When Mary asks, “How is this possible? I am a virgin.” Gabriel tells her about Elizabeth. Gabriel gives her a sign to say, “What seems impossible is possible.” Gabriel then says to Mary, “For nothing will be impossible with God.”
“Nothing will be impossible with God.” That is what the angel promised Mary. Elizabeth wasn’t too old to have a baby, or Mary too virginal. God turns impossibilities into possibilities.
As a young girl in the 1920s, Lois Secrist felt a call to the mission field, but instead she got married and stayed home. When her husband died in 1988, Lois felt the call again, but said, “Lord, I’m too old to go now. I can’t do this.”
But God continued to call, and finally Lois answered. She went to the Philippines while in her eighties, and she established an orphanage for 35 children. Each of the children had been in desperate need before coming to the orphanage. Some were victims of parental abuse. Others were begging on the streets. For those 35 children, the orphanage was a gift of life.
When Lois decided to answer her call, she found no denomination that was willing to offer financial support. They told her exactly what she had told God — “Lois, you’re too old to go now. You can’t do this.” But she went anyway. She found people who were willing to help, and she answered her call. It would not be an exaggeration to say that she has saved 35 lives. Thirty-five children are safe and healthy because an old woman believed that nothing was impossible with God.
Lois says, “I serve a mighty God. He’s in control. I feel I’m not talented enough to do any of this. But God enables me. My responsibility is to do what I can.”(3)
Glyn Evans once wrote in Leadership magazine, “God must reserve for Himself the right of the initiative, the right to break into my life without question or explanation. That shattering phone call, that disturbing letter … may indeed be the first stage of God’s interruption in my life. … Since God does the initiating, He must be responsible for the consequences.”(4)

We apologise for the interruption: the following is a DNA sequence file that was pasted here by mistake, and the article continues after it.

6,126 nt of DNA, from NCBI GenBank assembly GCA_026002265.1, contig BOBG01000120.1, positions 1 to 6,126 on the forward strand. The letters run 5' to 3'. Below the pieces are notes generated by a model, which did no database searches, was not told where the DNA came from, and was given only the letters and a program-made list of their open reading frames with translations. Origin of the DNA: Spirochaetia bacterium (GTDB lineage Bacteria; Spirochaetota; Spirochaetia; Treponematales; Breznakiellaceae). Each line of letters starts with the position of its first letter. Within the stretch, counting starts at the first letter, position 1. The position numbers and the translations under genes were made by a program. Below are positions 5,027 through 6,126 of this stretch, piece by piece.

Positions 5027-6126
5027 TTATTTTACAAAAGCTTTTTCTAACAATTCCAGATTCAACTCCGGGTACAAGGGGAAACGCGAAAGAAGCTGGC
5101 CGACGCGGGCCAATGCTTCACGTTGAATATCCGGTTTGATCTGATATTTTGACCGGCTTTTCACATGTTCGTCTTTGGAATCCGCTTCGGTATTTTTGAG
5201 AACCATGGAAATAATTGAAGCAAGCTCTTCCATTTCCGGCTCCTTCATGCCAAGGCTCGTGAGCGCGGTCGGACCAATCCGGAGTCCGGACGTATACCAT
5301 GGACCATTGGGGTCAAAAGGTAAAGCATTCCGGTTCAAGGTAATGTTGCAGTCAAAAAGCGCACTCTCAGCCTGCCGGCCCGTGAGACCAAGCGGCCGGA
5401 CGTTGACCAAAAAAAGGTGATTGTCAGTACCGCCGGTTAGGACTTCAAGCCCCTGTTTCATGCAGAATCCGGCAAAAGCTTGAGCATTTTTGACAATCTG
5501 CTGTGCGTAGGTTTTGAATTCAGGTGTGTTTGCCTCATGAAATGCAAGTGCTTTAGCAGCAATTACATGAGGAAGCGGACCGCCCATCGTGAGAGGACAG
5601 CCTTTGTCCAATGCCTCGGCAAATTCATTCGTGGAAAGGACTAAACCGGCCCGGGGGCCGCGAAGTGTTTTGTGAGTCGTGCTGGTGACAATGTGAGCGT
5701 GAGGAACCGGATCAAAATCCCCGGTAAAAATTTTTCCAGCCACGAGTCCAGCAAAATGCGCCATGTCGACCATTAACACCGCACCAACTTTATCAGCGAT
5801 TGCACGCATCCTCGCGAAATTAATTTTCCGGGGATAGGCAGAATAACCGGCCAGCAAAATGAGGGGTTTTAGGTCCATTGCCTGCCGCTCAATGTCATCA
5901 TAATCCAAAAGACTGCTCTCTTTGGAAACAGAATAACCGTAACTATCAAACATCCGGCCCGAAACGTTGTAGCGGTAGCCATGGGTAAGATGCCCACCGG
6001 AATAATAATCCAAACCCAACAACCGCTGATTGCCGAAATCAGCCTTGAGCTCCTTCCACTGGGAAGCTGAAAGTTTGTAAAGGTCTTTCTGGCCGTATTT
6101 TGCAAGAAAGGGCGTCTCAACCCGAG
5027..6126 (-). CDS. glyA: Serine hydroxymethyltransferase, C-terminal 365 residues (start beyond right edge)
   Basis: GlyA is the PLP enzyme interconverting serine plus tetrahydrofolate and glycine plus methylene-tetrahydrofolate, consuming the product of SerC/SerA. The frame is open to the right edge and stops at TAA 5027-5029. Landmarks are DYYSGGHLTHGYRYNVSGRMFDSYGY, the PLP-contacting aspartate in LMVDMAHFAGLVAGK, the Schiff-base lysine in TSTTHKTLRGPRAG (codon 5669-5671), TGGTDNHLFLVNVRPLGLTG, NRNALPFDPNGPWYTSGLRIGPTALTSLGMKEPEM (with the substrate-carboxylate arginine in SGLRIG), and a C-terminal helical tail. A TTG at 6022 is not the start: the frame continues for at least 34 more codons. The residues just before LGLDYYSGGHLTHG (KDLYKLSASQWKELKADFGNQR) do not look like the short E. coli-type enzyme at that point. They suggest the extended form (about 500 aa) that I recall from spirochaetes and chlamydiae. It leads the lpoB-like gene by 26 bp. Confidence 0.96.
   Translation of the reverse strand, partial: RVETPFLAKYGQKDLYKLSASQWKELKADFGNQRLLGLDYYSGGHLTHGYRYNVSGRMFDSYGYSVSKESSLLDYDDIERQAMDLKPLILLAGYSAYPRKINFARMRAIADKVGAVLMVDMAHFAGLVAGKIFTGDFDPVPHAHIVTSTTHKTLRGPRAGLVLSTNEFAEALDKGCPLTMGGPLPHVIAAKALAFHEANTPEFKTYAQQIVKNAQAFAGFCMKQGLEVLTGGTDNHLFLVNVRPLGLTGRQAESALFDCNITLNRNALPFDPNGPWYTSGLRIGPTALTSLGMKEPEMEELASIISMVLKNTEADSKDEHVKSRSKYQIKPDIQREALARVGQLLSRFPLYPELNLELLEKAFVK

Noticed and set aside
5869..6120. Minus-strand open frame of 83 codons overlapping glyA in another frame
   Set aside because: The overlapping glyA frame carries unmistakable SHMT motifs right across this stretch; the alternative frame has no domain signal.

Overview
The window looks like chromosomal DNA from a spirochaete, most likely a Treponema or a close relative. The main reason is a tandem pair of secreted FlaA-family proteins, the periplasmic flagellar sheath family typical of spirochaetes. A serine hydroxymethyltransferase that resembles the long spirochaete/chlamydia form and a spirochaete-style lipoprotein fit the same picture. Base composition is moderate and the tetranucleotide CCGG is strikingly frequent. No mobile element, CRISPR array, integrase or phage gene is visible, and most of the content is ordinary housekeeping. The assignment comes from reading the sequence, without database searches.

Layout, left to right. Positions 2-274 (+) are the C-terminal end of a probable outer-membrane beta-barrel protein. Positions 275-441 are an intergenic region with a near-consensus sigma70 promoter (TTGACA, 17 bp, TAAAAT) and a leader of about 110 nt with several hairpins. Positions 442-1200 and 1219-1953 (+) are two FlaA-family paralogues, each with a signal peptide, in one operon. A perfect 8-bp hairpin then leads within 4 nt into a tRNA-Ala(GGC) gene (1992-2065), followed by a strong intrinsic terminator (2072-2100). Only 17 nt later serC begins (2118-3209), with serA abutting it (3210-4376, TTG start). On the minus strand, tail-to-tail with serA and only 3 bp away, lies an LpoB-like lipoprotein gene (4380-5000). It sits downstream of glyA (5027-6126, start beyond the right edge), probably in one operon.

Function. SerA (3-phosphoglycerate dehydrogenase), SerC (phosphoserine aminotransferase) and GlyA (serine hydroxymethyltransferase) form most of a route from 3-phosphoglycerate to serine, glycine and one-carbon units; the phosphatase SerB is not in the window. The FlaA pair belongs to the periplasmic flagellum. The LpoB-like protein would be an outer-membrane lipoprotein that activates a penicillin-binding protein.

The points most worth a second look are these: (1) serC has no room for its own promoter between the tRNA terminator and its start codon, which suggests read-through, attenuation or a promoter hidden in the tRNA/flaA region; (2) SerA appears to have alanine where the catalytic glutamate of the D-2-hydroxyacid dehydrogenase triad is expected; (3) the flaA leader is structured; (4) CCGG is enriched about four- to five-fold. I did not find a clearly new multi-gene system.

God breaks into our lives without question or explanation. Someone needs our help-a ride to the doctor’s office, food to eat, a place to sleep, a kind word, a phone call that says, “I remember,” a visit, a note.
God breaks into our lives without notice or even asking if it is convenient. There are 20 new churches to be started and we are asked to help make their ministry possible. Our university students sit among the pans catching water from a leaking roof. They are crammed into space that is too small. The question we must ask is, “God are you talking to me?”
Gabriel told Mary “what the child was to be named, who he was to be, and something about the mystery that was to come upon her. ‘You mustn’t be afraid, Mary,’ he said. As he said it, he only hoped she wouldn’t notice that beneath the great golden wings, he himself was trembling with fear to think that the whole future of Creation hung on the answer of a girl.”
I can see Gabriel right now. Looking at us and thinking, “You want them to do what?” He trembles as he thinks about the whole future of Creation hanging on OUR answer.
God broke into the lives of Mary and Joseph. William Barclay says that Mary chose not to pray the world’s most common prayer, “Thy will be changed,” but instead chose to pray the world’s greatest prayer, “Thy will be done.”(5) Is God calling us to something specific, something impossible? What will our response be? Which prayer will we choose?
1. Ben Patterson, “A Faith Like Mary’s,” Preaching Today, Tape No. 87.
2. Mary, Did You Know, Words by: Mark Lowry, Music by: Buddy Greene
3. Gail Wood, “Mission Delayed,” Virtue, June/July 1999; found in SermonWriter for Advent 4B, Richard Donovan
4. W. Glyn Evans, Leadership, Vol. 4, no. 1.
5. William Barcley, The Daily Study Bible Series: The Gospel of Luke, The Westminster Press, Philadelphia, 1975, 13.